Google Cloud and AWS offer demos on their pages, but they don’t really expose the services to the degree that you can embed them into your own system. In this context, “embed” essentially means writing some code to get an iFrame to load on a page inside of your site. The online demo versions of Google Cloud and AWS aren’t really conducive to that, but you can upload your own videos, wait for the apps to process them, and see how well the service will work with your videos.

IBM sells a couple of Watson products, such as Video Enrichment (top right in Figure 1). They are API-first. Theoretically, you can buy this paid product and communicate between your system and IBM’s to pull metadata into your system.

Generating metadata is one of the big use cases for AI. Let’s say you’ve archived multiple seasons of a TV show, and you have a media asset manager (MAM) that houses all this metadata about all of those stored assets. Wouldn’t it be great to have the computer generate some of that metadata for you, so that in addition to the title, season, and episode name, you’d have things like “car crash,” “leopard,” and “little baby girl” (or whatever terms apply to your content) that you can actually use to search and discover your content much more easily? The first thing your developers are going to want to know about is, “What’s the learning curve? What software development kit (SDK) is available for each of these platforms?”

AWS has a client SDK, which basically acts as an accelerator so your developers don’t have to write all of the code from scratch. They can build their code on top of the boilerplate AWS provides, with SDKs for Android, iOS, Java, .NET, etc. My team of developers has played around with this SDK, and they have found it comprehensive.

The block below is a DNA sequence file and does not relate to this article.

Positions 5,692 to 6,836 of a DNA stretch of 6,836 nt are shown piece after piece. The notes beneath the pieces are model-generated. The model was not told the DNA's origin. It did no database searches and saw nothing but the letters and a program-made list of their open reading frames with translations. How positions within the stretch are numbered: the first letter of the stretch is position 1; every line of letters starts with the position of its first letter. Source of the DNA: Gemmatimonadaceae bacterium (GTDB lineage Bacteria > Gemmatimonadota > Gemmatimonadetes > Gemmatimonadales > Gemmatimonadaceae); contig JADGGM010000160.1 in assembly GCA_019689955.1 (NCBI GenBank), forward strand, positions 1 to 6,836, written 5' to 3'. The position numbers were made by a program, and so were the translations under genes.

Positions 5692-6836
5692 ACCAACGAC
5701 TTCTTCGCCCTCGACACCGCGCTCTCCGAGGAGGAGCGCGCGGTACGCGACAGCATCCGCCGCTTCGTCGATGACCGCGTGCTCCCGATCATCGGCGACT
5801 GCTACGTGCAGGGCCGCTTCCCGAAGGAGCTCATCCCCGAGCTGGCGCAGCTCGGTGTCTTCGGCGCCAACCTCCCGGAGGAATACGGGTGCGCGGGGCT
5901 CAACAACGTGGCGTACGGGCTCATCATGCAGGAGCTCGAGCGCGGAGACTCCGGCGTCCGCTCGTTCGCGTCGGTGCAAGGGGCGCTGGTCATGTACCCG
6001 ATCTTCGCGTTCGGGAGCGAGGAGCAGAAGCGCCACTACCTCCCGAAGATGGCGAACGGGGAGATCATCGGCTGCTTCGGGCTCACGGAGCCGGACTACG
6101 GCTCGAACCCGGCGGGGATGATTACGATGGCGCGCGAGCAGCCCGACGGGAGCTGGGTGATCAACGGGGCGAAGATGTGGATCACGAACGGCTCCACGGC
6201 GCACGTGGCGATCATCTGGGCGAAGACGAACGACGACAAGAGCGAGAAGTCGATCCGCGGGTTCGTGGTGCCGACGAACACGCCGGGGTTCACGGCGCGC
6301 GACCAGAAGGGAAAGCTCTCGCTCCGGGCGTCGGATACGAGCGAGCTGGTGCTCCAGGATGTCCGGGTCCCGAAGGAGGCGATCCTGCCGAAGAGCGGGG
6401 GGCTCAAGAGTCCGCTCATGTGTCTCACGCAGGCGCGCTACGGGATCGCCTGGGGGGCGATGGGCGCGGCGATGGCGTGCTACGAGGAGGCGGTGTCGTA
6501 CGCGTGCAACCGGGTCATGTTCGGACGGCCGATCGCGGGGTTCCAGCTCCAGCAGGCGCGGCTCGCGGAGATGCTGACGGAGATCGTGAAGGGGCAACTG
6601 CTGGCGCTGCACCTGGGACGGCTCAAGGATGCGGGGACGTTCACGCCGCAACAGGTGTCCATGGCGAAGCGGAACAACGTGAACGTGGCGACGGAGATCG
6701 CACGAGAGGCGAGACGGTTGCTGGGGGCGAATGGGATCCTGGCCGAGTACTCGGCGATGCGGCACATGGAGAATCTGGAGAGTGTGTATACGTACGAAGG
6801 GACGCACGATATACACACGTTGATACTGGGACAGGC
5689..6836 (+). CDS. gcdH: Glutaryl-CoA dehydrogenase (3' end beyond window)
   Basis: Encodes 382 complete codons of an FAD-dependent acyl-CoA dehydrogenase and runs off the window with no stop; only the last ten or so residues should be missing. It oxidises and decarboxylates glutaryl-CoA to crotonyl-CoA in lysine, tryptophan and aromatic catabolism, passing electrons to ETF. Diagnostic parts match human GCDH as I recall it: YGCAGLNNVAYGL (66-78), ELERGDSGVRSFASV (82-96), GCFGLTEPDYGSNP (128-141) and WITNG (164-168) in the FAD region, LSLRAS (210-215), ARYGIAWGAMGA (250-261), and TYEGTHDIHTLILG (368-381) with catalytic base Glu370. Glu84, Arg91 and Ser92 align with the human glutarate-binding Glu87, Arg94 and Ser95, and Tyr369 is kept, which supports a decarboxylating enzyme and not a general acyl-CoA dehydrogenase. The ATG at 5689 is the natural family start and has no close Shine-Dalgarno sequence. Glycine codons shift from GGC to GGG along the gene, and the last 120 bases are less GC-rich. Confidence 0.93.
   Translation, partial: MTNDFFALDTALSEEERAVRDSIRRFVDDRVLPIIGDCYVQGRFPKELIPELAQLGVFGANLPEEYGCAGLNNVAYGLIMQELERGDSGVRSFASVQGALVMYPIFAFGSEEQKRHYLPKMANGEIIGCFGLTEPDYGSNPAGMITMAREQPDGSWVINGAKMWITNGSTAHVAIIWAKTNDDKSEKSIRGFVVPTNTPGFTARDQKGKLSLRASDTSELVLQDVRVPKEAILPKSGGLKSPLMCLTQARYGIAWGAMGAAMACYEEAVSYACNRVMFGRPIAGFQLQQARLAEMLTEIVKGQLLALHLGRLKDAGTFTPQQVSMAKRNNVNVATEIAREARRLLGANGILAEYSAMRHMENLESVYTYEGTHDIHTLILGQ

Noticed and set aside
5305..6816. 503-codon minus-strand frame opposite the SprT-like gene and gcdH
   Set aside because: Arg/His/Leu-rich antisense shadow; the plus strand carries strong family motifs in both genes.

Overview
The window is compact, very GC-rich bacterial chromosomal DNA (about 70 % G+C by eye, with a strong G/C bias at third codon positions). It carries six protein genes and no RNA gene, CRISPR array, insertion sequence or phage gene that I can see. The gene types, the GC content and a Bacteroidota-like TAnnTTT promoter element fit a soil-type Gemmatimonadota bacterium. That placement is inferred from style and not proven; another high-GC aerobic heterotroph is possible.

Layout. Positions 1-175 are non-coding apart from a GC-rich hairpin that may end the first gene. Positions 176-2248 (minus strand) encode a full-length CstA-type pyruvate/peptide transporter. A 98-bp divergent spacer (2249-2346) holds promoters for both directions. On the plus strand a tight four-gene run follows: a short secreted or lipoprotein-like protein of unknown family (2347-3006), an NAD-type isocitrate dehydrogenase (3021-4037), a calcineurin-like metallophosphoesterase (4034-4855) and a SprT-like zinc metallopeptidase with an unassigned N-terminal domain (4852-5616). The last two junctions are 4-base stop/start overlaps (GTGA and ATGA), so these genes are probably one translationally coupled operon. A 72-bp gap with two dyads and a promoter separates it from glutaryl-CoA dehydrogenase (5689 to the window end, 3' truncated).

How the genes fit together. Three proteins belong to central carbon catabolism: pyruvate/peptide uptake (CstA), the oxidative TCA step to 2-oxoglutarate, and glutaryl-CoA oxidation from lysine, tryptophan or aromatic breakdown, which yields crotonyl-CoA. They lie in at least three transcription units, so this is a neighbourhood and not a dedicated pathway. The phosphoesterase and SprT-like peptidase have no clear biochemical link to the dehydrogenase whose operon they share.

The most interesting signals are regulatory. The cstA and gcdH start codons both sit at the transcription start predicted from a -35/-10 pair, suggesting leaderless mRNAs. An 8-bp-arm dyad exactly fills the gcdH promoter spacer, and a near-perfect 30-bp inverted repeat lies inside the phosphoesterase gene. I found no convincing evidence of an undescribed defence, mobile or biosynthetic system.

One important step in choosing a video AI platform is to let your developers test whatever demo version is available. And listen to their feedback, because your team members are going to be more productive if they don’t have to spend as much time trying to grok how to work with the software.

Like AWS, the Google Cloud platform has a good number of client SDKs: .NET, Node.js, Go, Java, etc. But from my developers’ perspectives, Google’s API documentation is quite verbose, and it takes a lot of clicks to get to what you need—much more so than the AWS developer documentation, in their opinion. For instance, if you just want to know how to send a video up to the Google service, rather than seeing the signature of the payload that you want to upload, you have to wade through three or four paragraphs on every single data point within that signature.

IBM Watson Media's API reference lives behind a paywall. When you want to use it, you tell the IBM Watson Media people, “This is my use case. I want to play around with your system, because I think I’m going to buy it.” Then you sign some contracts. In my case, as an IBM partner, they were kind enough to share the API documentation with me. It looked pretty straightforward.

Azure has client SDKs, but to interact with the Video Indexer you will just use its API without an SDK. If you need the extra lift that an SDK can provide, then Video Indexer might not be the right solution for you. Amazon and Google have things like Java, Android, iOS, Ruby, and so on, as you can see in Figure 2. Your developers might be able to build something faster on those platforms. The Video Indexer documentation is outstanding. It’s well-laid-out, and you can inline-test it as long as you have an active account.

API Learning Curve/SDK rundown for AWS, Google Cloud, IBM Cloud/Watson Media, and Microsoft Azure Video Indexer

Testing the Platforms